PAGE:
Prof. Wanwan Li’s Research Group Reports A Novel and Efficient Treatment Against Deep-Seated Cancers
Recently, the research group led by Prof. Wanwan Li from School of Materials Science and Engineering, SJTU and State Key Lab of Metal Matrix Composites made important progress in the field of nanobiotechnology. Their research article titled “Antiangiogenesis Combined with Inhibition of the Hypoxia Pathway Facilitates Low-Dose, X-ray-Induced Photodynamic Therapy” has been published in ACS Nano. This study reported an efficient dual-core-satellite architecture, which enabled the separated and controllable loading of nanoscintillator, photosensitizer and angiogenic inhibitor, and ultimately promoted the synergistic therapy of X-Ray-induced photodynamic therapy (XPDT) and antiangiogenic therapy. Due to the advantages of this unique structure in improving energy transfer efficiency, increasing drug loading and achieving controlled drug release, it can achieve efficient removal of deep-seated tumors with ultralow radiation dose.
Due to the high penetration depth of X-rays, XPDT has unique advantages in the noninvasive treatment of deep-seated tumors. However, this emerging technology is currently facing some limitations, such as the performance degradation of scintillators in the nanoscale; The unreasonable structure design between scintillator and photosensitizer leads to low energy transfer efficiency; As well as tumor hypoxia induced angiogenesis, metastasis, metabolic changes.
Figure 1. Schematic Illustrations of Nanoplatform Construction and Combined Therapy.
Given these circumstances, Li wanwan's research team had made breakthroughs from these three aspects. They first synthesized ultrasmall nanoscintillators (14 nm) with high scintillation efficiency by codoping strategy. Under X-ray irradiation, the nanoscintillator emited strong green fluorescence visible to the naked eye. At the same time, the nanoscintillator had high photo and chemical stability in physiological environment. Secondly, they constructed a dual-core-satellite architecture by introducing dendrimers as the fundamental framework. Dendrimers had double loading characteristics, i.e., both the internal cavity and surface functional groups could be used as loading platforms, which greatly improved the type and capacity of drug loading. Besides, the dendrimer size was about 3.6 nm, which significantly improved the energy transfer efficiency from nanoscintillator to photosensitizer. Finally, to block the tumor hypoxia mediated angiogenesis pathway, they adopted sunitinib, an FDA approved receptor tyrosine kinase inhibitor, to achieve the synergistic treatment of XPDT and antiangiogenesis.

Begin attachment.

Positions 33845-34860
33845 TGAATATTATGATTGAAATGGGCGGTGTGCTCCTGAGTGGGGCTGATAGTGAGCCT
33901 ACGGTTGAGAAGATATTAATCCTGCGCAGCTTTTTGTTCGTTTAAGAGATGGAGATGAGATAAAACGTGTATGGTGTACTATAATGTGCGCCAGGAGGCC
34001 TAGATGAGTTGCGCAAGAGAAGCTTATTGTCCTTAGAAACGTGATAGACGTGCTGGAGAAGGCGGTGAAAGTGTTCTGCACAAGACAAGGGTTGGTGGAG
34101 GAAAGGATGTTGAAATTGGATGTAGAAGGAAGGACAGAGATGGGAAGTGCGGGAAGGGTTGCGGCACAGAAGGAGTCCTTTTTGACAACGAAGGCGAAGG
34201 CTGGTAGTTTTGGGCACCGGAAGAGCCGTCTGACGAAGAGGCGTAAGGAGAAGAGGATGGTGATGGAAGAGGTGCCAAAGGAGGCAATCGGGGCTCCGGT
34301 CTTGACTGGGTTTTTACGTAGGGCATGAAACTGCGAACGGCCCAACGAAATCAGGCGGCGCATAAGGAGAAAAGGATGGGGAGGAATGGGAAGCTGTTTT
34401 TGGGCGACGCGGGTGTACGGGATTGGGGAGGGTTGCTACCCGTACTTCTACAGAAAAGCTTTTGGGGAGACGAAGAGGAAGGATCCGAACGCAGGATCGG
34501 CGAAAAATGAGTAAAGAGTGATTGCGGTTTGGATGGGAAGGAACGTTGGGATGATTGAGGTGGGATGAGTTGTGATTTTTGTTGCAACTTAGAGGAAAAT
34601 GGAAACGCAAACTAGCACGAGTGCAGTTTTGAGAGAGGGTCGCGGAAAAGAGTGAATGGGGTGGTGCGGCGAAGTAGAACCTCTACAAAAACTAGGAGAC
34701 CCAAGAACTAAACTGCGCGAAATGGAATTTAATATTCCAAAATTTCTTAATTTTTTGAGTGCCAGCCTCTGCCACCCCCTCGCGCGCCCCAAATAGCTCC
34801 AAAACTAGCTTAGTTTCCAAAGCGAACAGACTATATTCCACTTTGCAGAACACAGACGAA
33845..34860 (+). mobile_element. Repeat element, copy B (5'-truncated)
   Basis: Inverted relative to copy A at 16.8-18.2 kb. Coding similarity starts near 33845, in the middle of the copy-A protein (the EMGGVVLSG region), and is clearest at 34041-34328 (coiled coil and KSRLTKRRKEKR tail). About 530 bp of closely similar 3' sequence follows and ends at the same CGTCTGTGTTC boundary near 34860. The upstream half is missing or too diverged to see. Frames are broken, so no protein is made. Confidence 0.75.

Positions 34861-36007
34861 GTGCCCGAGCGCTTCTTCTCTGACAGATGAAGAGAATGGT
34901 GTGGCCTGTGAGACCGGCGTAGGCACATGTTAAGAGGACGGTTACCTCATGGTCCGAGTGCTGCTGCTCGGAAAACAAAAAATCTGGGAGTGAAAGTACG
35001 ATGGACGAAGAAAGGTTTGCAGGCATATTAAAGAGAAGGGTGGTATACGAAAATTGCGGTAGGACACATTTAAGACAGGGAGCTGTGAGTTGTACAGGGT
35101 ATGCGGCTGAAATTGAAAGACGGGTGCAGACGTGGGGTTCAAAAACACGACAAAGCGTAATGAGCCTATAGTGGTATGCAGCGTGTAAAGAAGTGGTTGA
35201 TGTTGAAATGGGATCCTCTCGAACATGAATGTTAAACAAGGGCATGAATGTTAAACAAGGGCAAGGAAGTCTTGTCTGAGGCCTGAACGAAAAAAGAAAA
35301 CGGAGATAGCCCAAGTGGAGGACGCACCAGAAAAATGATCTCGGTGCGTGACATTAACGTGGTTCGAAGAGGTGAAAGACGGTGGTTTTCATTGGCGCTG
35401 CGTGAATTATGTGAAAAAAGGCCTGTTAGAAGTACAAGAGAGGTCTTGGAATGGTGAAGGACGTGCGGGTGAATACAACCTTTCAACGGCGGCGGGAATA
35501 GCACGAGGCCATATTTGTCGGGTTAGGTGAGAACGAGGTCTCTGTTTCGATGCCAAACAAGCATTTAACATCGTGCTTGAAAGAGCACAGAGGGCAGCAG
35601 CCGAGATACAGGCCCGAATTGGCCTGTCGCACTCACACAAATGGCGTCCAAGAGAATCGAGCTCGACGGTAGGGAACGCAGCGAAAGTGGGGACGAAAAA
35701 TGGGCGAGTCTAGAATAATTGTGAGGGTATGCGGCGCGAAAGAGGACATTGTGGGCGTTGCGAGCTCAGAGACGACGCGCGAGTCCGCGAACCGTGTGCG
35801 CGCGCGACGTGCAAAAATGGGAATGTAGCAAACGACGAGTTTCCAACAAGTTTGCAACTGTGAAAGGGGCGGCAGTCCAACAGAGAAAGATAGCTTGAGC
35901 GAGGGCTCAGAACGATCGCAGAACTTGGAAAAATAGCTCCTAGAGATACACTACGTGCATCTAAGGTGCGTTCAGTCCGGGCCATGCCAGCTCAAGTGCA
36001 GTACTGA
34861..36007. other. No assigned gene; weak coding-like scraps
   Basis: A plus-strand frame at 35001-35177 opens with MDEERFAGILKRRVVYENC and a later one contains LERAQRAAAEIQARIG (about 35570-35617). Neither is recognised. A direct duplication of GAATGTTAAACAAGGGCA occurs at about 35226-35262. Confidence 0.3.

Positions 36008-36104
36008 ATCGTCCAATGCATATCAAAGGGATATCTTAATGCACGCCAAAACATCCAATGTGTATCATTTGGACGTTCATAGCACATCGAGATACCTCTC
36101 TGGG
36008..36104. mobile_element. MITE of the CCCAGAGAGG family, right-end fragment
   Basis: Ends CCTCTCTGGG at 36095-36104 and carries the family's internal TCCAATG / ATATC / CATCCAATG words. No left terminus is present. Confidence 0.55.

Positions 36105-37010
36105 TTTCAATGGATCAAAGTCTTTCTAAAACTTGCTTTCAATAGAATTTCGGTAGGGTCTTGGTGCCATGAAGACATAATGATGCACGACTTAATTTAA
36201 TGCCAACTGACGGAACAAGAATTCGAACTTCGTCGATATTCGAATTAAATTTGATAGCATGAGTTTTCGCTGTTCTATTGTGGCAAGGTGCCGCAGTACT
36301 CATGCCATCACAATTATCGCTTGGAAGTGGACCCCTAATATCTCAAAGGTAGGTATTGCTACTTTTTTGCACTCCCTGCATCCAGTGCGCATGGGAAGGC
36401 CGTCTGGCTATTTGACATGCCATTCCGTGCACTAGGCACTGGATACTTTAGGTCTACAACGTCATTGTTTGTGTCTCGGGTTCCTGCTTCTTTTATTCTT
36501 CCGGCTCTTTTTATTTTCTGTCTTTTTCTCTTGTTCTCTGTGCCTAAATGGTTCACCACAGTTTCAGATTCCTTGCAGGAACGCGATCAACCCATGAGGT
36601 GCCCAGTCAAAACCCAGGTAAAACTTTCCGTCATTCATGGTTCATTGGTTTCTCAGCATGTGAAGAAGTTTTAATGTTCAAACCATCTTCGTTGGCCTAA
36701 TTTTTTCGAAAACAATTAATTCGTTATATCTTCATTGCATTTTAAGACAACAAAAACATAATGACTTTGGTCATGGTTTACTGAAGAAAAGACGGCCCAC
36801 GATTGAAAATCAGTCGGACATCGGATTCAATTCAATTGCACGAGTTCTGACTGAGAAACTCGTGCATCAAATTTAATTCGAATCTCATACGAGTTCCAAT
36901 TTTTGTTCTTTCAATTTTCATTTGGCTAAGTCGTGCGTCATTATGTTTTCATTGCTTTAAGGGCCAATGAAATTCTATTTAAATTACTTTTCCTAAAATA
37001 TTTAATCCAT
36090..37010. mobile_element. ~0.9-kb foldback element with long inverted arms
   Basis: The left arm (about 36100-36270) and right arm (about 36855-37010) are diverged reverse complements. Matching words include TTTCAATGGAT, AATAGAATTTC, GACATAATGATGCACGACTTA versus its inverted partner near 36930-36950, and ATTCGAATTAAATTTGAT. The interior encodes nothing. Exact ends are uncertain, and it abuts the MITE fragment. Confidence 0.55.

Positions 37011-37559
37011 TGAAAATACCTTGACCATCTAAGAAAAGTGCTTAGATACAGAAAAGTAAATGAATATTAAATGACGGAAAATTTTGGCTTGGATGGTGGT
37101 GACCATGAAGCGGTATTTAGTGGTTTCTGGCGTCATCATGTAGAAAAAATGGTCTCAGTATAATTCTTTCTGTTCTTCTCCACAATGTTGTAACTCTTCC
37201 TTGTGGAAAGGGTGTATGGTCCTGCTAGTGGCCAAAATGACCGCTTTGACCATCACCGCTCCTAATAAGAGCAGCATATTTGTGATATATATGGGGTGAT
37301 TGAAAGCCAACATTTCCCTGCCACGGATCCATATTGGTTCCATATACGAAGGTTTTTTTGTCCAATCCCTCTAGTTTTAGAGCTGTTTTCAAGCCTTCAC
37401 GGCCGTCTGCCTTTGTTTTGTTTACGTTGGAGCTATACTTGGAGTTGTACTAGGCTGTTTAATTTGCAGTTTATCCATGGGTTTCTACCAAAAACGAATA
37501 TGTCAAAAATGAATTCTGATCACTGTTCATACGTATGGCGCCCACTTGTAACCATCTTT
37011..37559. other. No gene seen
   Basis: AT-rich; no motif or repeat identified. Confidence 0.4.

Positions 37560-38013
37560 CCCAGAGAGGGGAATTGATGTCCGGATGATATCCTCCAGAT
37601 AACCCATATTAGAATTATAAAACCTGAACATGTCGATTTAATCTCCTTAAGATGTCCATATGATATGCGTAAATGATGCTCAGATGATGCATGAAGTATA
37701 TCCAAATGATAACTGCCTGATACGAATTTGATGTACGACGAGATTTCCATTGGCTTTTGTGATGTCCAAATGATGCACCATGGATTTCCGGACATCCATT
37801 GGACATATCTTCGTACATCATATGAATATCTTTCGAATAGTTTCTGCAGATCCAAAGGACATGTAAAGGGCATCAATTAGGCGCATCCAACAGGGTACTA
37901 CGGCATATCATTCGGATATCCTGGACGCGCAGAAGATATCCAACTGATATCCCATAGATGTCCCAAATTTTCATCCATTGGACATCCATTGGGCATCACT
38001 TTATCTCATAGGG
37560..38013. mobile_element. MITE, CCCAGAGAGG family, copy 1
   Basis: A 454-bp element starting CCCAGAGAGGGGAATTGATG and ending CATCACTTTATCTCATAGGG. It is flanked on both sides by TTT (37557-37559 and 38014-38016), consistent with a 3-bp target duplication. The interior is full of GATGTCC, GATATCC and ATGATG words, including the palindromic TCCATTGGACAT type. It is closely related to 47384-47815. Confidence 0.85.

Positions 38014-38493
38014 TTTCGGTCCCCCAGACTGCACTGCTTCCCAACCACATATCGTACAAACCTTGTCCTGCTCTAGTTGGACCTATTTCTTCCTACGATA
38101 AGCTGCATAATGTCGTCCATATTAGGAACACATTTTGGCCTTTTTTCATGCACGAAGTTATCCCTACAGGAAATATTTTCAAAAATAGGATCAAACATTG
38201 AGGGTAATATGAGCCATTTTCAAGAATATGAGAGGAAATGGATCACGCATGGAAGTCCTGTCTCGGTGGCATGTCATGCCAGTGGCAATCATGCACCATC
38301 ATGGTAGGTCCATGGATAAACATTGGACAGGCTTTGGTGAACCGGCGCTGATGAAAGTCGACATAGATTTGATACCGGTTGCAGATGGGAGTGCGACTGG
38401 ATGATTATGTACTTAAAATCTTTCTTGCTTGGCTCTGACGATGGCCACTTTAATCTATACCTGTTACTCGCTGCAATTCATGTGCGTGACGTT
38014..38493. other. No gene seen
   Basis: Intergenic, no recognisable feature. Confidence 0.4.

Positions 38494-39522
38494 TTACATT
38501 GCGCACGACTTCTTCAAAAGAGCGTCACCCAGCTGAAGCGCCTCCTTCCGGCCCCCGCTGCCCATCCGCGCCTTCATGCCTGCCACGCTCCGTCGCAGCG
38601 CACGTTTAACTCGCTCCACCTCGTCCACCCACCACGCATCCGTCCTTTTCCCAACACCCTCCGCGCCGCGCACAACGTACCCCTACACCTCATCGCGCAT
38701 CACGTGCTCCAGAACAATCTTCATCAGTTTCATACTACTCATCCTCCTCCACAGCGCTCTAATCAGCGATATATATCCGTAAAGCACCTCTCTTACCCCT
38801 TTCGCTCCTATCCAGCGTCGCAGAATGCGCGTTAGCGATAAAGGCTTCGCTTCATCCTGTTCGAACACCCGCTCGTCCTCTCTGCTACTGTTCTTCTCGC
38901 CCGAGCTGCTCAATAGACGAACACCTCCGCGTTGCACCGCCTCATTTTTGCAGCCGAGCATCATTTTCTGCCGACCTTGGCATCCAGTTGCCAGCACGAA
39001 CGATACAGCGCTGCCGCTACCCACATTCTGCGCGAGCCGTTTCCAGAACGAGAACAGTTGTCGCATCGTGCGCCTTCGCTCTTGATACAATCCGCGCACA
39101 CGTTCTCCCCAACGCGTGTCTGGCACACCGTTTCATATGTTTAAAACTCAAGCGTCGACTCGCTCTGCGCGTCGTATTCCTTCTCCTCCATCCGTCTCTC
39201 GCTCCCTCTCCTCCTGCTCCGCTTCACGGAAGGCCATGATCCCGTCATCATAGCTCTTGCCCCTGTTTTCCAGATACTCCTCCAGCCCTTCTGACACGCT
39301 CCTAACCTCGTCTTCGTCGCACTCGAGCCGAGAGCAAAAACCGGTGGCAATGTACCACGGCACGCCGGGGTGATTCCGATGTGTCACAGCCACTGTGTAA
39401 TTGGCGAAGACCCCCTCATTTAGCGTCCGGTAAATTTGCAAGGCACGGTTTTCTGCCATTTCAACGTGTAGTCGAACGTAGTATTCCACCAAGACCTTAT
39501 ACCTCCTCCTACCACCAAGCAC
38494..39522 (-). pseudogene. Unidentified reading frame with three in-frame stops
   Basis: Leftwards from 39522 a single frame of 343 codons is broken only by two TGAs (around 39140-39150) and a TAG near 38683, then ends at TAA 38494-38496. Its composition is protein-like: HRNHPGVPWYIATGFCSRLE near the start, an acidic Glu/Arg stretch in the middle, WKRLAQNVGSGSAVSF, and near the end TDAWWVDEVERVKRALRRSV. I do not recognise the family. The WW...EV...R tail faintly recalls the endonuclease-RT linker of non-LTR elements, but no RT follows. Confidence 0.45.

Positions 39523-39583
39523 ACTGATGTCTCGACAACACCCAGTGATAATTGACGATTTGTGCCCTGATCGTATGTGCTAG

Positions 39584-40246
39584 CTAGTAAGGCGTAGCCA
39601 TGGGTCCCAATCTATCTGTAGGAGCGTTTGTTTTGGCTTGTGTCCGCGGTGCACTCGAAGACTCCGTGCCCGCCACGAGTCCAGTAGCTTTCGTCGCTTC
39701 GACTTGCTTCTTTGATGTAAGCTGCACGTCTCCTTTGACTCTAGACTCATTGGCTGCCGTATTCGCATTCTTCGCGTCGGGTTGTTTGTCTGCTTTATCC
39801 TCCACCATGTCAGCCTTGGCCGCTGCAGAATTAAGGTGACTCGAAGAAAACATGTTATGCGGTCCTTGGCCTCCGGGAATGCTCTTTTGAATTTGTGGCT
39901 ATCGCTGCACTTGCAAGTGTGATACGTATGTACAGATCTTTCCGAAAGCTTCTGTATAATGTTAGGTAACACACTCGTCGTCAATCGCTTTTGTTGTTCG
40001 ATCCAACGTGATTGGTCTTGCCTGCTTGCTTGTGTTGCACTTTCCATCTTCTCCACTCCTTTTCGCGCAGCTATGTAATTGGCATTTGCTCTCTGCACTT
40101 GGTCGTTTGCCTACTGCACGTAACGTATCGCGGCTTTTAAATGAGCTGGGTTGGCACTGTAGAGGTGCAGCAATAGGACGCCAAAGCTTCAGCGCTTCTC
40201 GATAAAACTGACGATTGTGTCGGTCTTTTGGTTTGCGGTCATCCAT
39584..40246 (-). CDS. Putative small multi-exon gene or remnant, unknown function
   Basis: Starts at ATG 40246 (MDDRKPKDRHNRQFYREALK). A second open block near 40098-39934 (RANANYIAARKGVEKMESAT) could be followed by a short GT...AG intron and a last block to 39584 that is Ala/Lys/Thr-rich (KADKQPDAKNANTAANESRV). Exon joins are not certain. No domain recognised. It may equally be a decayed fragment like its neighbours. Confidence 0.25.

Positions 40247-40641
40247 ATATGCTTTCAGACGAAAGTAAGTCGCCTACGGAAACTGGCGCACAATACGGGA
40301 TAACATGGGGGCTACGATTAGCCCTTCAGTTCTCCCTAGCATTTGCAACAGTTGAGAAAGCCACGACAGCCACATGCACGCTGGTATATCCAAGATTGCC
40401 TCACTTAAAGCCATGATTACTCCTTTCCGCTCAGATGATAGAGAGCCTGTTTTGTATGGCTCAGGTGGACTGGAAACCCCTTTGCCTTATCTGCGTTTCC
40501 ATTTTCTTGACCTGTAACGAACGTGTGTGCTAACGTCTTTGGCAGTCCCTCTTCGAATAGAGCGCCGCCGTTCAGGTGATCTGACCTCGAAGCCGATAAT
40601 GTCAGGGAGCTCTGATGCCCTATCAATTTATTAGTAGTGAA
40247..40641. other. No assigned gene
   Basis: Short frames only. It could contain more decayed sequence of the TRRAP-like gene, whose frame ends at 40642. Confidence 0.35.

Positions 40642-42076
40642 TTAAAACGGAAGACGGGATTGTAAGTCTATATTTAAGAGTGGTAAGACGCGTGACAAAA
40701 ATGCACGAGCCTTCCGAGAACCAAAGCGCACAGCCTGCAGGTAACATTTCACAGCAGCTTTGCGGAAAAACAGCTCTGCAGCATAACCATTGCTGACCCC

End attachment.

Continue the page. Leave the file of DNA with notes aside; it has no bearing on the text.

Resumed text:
Figure 2. Characterizations of nanoscintillator and constructions of nanoplatform.In vitro studies showed that the nanoplatform had significant antiangiogenic effect and XPDT effect at low treatment dose. The XPDT resulted from singlet oxygen under X-ray irradiation; WB test showed that the antiangiogenic effect was related to the downregulation of VEGFA, HIF-1a and p-STAT3. The in vivo experiments showed that at the dose of 1 Gy, the synergetic treatment could lead to a large area of apoptosis of tumor cells, and the tumor vascular density decreased significantly. These results indicated that the combination therapy enabled good complementarity between XPDT and anti-angiogenesis, which could attack tumor from different aspects and prevented tumor from escaping. This combined combat strategy could effectively remove deep-seated tumors.
Finally, toxicological evaluations showed that the nanoplatform had no significant short-term or long-term toxicity. This was because the elements Ca and F in scintillator were widely existed in human body; Rose Bengal was an ophthalmic diagnostic reagent widely used in clinic; Sunitinib was a drug approved by the US FDA. In other words, the nanoplatform had high biosafety, and had broad application prospects in the treatment of deep-seated tumors.
Figure 3. In vivo combined XPDT and anti-angiogenic therapy.Doctoral candidate Zhao Jiang is the first author of this paper; Prof. Wanwan Li and Prof. Daxiang Cui are co-corresponding authors of this paper. This work is supported by Prof. Daxiang Cui from School of Electronic Information and Electrical Engineering and Prof. Xiaoyuan Chen from National University of Singapore. This work is ﬁnancially supported by the National Key Research and Development Program of China, the National Natural Science Foundation of China, and the Science and Technology Committee of Shanghai.